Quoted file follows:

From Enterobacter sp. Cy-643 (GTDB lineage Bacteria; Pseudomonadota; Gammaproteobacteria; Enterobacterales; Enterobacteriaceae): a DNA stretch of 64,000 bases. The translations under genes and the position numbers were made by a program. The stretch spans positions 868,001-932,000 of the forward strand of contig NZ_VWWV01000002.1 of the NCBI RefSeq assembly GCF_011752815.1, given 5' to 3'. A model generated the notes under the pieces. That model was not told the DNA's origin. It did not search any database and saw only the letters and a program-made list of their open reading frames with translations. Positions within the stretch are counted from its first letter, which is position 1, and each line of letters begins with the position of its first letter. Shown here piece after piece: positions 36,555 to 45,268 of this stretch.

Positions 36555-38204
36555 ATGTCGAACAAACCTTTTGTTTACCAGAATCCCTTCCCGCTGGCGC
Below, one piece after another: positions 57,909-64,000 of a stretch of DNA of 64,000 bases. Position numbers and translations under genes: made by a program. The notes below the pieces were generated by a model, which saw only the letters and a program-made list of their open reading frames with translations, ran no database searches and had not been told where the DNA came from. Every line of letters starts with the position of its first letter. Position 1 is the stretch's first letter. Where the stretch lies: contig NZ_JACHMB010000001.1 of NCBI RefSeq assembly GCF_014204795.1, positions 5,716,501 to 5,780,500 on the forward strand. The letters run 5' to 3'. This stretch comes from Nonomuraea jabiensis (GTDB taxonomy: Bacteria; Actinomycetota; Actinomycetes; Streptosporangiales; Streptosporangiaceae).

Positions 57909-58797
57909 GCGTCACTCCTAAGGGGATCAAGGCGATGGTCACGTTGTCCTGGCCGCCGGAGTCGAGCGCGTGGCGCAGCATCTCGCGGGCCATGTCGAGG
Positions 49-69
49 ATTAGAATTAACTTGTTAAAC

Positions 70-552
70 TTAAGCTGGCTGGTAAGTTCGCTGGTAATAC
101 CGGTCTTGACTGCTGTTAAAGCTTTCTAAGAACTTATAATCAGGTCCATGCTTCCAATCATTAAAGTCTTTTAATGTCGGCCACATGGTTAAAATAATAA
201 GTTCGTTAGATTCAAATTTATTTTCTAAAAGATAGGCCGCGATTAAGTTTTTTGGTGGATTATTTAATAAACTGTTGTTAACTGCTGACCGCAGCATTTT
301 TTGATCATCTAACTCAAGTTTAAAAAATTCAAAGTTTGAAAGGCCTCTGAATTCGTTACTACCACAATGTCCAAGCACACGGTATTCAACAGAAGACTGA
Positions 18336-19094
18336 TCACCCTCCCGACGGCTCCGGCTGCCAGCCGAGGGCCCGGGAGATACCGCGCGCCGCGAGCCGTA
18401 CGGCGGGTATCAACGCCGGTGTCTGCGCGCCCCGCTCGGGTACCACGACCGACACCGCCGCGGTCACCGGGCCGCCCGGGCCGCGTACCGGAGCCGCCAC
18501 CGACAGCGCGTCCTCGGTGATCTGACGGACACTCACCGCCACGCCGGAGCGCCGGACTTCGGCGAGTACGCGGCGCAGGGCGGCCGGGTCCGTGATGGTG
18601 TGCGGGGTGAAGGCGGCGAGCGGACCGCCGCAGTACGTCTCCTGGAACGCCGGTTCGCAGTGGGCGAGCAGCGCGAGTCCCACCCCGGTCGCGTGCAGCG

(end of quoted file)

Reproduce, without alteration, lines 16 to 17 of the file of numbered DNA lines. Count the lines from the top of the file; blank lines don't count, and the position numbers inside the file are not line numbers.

18401 CGGCGGGTATCAACGCCGGTGTCTGCGCGCCCCGCTCGGGTACCACGACCGACACCGCCGCGGTCACCGGGCCGCCCGGGCCGCGTACCGGAGCCGCCAC
18501 CGACAGCGCGTCCTCGGTGATCTGACGGACACTCACCGCCACGCCGGAGCGCCGGACTTCGGCGAGTACGCGGCGCAGGGCGGCCGGGTCCGTGATGGTG